10 strategies to make the most of EOFY 2018

As 30 June is only a week away, please ensure that you have addressed all of your end of year tax planning including making any super contributions and pension payments. Below are ten strategies to help make the most of your FY18 tax planning.


If you need some advice, please call one of the friendly at JBS team, we’re only too happy to help.


1. Claim up to $20,000 per asset as a tax deduction


If you are self-employed or have a small business with an aggregate annual turnover of less than $10 million, you may be able to immediately deduct the cost of a depreciating asset that you purchase for less than $20,000. In order to access the deduction, the asset must be income producing for your business, purchased between 7:30PM on 12 May 2015 and 30 June 2018, and installed and ready for use before the end of the financial year. There is no limit to the number of eligible purchases that can be claimed.


2. Review your portfolio for tax efficiency


Investors should review their portfolios and clean up those loose ends. If you have carried forward losses, these can be offset against capital gains to minimise tax payable. Be aware that the Australian Tax Office (ATO) has issued warnings against wash sales, which is where an asset is sold and repurchased with the intention of minimising tax payable. Ensure transactions are investment driven, not tax driven.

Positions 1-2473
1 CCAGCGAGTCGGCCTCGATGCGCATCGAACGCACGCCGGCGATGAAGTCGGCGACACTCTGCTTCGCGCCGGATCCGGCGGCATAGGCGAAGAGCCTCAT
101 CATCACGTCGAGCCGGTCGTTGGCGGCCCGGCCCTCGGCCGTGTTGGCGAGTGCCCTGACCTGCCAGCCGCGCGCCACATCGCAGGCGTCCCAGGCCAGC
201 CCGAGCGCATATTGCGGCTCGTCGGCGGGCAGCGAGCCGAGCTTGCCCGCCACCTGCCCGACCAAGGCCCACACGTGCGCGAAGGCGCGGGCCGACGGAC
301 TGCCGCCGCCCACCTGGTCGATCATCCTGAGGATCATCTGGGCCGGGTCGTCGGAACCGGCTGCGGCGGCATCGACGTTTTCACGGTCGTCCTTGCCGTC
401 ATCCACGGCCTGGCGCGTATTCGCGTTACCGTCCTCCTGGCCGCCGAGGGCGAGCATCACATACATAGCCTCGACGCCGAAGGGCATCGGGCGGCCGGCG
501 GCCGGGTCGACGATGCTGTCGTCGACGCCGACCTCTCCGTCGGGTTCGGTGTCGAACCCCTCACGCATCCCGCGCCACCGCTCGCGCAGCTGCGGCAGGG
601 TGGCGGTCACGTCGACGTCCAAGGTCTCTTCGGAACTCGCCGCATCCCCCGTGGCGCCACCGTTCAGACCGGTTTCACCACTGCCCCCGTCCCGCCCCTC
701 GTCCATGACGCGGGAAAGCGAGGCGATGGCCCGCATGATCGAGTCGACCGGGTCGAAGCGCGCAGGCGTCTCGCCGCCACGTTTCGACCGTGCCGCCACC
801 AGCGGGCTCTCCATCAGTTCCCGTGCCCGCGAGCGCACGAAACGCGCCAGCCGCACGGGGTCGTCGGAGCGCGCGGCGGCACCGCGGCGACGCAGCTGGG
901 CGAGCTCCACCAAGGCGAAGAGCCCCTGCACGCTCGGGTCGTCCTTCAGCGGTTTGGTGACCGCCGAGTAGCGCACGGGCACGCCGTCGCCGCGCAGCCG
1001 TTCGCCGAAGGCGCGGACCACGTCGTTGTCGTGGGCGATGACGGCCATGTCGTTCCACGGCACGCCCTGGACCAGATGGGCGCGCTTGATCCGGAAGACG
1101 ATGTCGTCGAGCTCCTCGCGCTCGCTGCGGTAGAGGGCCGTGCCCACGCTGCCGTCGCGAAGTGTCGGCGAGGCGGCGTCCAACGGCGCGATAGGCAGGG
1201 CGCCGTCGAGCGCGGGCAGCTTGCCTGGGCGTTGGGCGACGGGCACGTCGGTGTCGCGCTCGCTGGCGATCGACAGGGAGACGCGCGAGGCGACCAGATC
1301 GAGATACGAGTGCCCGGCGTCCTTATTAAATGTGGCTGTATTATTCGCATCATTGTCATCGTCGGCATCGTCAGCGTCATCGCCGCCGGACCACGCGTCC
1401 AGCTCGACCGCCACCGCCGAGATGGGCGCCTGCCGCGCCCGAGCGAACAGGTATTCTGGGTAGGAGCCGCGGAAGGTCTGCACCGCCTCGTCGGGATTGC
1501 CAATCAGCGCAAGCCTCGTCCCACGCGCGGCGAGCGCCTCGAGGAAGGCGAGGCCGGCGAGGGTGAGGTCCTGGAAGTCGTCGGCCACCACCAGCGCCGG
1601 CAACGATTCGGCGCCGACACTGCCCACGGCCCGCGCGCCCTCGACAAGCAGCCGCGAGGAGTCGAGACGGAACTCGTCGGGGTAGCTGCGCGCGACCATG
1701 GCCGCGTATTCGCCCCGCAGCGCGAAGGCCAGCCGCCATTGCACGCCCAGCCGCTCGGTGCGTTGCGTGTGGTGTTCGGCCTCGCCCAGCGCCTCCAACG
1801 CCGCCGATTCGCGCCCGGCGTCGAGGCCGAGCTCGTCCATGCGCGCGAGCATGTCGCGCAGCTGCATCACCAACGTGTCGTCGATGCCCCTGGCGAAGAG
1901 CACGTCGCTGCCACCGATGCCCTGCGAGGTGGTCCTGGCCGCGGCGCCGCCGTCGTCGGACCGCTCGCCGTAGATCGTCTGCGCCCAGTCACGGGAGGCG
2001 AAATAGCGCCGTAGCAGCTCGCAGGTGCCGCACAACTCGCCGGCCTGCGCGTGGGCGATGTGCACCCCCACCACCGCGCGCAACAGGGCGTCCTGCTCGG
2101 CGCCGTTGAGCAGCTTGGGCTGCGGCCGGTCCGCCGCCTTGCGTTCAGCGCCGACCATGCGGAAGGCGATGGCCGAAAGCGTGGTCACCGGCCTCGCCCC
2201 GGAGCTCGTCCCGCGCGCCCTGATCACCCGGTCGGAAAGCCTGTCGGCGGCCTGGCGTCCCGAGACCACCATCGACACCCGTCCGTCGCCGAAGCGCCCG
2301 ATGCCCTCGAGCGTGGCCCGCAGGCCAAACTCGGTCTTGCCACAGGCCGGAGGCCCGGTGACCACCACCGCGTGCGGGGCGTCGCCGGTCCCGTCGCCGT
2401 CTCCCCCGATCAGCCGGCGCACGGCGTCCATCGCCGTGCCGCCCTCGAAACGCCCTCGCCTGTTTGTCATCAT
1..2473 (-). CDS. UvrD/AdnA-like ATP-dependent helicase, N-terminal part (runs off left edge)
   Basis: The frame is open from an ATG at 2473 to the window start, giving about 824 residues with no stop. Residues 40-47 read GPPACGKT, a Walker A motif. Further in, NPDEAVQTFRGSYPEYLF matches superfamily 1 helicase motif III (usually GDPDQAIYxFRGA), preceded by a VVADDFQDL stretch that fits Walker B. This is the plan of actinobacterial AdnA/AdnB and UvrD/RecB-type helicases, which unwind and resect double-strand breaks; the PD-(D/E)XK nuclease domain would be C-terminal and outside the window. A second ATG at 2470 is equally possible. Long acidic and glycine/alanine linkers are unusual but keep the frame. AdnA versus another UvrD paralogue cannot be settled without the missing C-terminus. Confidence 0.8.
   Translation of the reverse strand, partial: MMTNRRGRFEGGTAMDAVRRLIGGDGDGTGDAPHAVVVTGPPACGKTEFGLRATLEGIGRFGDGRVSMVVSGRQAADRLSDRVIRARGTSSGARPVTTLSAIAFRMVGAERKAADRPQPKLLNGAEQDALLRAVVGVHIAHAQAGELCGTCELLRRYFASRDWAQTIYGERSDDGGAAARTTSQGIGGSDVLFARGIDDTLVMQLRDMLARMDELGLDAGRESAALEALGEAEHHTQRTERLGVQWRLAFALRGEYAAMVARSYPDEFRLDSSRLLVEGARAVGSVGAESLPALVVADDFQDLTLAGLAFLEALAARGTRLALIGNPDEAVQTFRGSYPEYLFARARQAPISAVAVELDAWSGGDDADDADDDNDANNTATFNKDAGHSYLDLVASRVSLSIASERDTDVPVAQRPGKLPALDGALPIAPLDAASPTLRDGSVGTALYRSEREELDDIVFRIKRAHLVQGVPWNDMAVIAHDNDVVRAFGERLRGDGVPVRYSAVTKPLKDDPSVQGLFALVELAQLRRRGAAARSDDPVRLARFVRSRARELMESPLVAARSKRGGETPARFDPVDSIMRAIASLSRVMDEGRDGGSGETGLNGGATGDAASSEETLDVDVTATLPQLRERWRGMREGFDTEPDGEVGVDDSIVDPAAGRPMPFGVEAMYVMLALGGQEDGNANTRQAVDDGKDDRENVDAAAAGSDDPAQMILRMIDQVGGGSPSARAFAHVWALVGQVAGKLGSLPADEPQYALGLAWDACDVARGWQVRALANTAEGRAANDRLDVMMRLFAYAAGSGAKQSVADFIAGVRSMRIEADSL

3. Claim a deduction of up to $25,000 for personal contributions to super


Before 1 July 2017, you could only claim a tax deduction for making a before-tax contribution to your super if you earned less than 10% of your income from salary and wages. Now, employees can enjoy a potential tax deduction too.


By making a before-tax contribution into your super, you could boost your retirement nest-egg, and by claiming a tax deduction, you could reduce your taxable income.


The super contribution is generally taxed at 15%, not your marginal tax rate, which could be up to 47% (including the Medicare levy). Note that higher income earners (with income from certain sources above $250,000 in FY18) may have to pay an additional 15% tax on concessional contributions.


This strategy could suit you if your employer doesn’t allow you to salary sacrifice or if you’d rather not salary sacrifice because it reduces other employee entitlements, such as Super Guarantee Contributions. Even if you are salary sacrificing, you might use this strategy to contribute the full amount of concessional contributions, if your current salary sacrifice agreement, together with any additional employer contributions before 30 June won’t quite get you there. The cap for FY18 is $25,000.


Finally, you’ll need to meet the work test if you’re 65 and over, and you wish to use this strategy, and everyone will need to ensure they submit the correct paperwork in order to claim the deduction. As this is the first year this strategy is available, regardless of your employment arrangements, it is advisable you speak to your super fund and your accountant or financial planner to ensure you optimise your contribution and follow the correct process.


4. Make a spouse contribution – new higher income limits for receiving spouses


If your spouse earns under $40,000 each year, their super could probably benefit from a top up. If you contribute to their super, you may receive an offset of up to $540 in your tax return.


Before 1 July 2017, this tax offset was only available to couples where the spouse earned less than $13,800 per annum. With the threshold increased to $40,000, more people will be able to help increase their spouse’s retirement savings while potentially improving their own tax position.


5. Non-Concessional (After-Tax) Contributions